be filmed in there if looking through a kind of a review of America, kind of pop literary form, you know,
magazines and these few paperbacks.

RAINER: Jim once said about HWY it was a movie of a hitchhiker coming down from the mountains into
a big city. During the trip he killed somebody, but - I mean, you cannot see anybody being killed, you know,
he gets into the car, somebody else is driving, and all of the sudden Jim is at the wheel driving. Speaking
in cinematic terms it is not a good way to create suspense as Hitchcock would say. In fact most people
wouldn't even notice anything of this 'killer on the road'-story. Without any knowledge of what Jim wanted
to create around that theme, I think people would hardly notice that the driver had changed or any storyline.
It is tough to follow that movie from that scene on.

FRANK: Well, I think this film was filmed like a poem in a sense that it demands active participation by the
viewer, not passive participation. So, if you don't notice that the driver is not Jim and don't wonder what
happened to the other driver ... Well, I mean, obviously the other driver didn't say, "Hey, I like you, here's my
Chevy 500!"
Apparently this hitchhiker stole the car, or somehow got the car, and if you people don't notice
that as the viewers, you didn't pay attention. Then you're a part of the television generation, which accepts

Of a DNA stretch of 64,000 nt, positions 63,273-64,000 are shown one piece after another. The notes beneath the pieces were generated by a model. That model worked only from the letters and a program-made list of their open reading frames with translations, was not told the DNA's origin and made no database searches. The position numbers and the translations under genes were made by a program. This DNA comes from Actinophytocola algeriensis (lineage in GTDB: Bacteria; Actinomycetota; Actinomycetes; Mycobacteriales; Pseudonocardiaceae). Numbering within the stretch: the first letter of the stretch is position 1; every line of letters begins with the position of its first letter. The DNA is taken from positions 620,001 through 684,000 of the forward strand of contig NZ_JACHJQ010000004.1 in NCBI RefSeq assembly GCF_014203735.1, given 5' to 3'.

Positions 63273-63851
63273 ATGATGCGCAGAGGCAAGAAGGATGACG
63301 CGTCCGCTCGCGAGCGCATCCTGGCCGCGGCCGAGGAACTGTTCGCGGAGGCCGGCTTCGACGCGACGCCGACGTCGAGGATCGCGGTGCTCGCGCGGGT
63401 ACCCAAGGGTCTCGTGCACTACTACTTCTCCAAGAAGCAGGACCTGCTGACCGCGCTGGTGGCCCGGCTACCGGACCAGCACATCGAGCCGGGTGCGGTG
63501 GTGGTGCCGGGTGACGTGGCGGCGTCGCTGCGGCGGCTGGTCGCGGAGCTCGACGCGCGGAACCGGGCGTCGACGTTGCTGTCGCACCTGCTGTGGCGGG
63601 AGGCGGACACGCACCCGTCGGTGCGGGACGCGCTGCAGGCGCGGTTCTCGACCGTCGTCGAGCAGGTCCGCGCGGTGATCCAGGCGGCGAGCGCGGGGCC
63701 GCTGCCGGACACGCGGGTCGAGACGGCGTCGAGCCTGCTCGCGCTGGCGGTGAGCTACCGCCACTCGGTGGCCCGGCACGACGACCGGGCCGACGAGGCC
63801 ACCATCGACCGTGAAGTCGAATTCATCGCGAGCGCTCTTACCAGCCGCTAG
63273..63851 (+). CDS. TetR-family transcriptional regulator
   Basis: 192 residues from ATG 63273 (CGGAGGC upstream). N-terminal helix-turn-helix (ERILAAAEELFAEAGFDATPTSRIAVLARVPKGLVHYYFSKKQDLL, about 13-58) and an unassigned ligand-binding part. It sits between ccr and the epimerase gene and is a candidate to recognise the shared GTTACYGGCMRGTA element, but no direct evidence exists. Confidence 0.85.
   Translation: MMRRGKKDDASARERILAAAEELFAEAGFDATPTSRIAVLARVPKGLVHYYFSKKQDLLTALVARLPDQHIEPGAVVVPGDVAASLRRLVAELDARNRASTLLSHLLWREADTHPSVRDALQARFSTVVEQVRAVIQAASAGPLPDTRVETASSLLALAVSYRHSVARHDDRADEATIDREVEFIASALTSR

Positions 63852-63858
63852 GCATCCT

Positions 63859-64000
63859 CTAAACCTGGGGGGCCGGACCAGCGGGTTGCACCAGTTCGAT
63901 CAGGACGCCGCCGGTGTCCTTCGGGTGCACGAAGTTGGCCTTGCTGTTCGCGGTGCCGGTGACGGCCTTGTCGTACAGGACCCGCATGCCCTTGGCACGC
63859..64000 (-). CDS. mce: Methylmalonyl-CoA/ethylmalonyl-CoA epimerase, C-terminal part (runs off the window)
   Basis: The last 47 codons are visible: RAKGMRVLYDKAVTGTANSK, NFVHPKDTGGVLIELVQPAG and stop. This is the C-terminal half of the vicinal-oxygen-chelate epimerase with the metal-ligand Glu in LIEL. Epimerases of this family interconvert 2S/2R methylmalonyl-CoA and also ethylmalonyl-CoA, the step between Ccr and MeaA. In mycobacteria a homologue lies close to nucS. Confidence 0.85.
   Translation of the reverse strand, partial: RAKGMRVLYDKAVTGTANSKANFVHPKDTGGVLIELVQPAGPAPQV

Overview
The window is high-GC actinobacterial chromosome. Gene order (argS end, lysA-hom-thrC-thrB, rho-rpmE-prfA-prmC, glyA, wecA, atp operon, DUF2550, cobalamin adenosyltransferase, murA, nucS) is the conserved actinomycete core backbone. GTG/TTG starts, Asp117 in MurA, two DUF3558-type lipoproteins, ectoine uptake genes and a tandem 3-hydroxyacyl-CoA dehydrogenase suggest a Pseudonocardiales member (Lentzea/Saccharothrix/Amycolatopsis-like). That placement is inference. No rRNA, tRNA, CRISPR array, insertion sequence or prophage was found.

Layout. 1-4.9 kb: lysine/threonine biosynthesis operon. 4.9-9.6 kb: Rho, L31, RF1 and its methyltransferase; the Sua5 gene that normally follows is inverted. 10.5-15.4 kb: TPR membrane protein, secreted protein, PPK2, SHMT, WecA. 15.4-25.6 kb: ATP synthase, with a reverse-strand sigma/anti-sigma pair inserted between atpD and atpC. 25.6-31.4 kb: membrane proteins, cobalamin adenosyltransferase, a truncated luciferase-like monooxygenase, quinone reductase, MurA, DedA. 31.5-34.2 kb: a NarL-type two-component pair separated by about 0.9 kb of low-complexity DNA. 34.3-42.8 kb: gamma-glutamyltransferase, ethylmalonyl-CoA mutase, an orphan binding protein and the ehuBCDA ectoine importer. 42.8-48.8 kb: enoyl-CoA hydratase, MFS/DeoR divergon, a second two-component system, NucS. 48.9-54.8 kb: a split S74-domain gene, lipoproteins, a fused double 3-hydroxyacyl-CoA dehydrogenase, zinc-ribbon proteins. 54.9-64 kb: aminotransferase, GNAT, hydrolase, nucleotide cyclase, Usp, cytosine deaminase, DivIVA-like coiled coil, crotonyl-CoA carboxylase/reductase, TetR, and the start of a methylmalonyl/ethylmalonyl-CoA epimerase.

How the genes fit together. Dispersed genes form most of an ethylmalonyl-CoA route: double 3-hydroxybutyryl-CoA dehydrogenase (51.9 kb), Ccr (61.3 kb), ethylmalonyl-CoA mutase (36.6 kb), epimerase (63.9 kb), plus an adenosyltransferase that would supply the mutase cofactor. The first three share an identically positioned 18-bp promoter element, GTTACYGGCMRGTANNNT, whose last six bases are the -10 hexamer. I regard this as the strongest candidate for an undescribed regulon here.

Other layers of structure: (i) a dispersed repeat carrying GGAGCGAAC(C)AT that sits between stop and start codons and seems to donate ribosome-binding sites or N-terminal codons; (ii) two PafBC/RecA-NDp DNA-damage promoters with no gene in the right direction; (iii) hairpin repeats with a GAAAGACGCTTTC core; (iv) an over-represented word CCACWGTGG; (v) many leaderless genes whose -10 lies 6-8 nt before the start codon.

whatever they see without thinking about it. And in this movie there are many many examples of those kinds
of things. It is an experience of discovery that people make, it is not something that is handed to you. It is
something that you must create while viewing it. Jim's poetry is the same way. So I find a consistency in
HWY with Jim's poetry in a way that the viewer or the reader participates in the creation. Jim was correct in
saying that his art is to make people look inside themselves.

RAINER: What about the scenes inside and outside a bar towards the end of the film?

FRANK: Well, the outside of the bar was the Whisky, but just the outside scene, and then we actually
went to another bar.

RAINER: The Extension?

FRANK: No, I don't think so. I honestly don't remember. But it was down there on the Strip. We went
to another place because they wouldn't let us film in the Whisky.

RAINER: Everyone seemed to know Jim in there, right?

FRANK: Yapp, yayaya (laughs). Of course.

Frank Lisciandro taking a photo of the Alta Cienega Motel
Photo © Rainer Moddemann

RAINER: I guess it was Jim's idea to climb up the 9000 Building on Sunset. It looks pretty dangerous
what he was doing there on the roof.

FRANK: I was totally against it. I didn't think it was worth the risk. And everyone was against it. We
wanted to tie a rope around him but he was insisting on doing it this way. We were horrified. Once he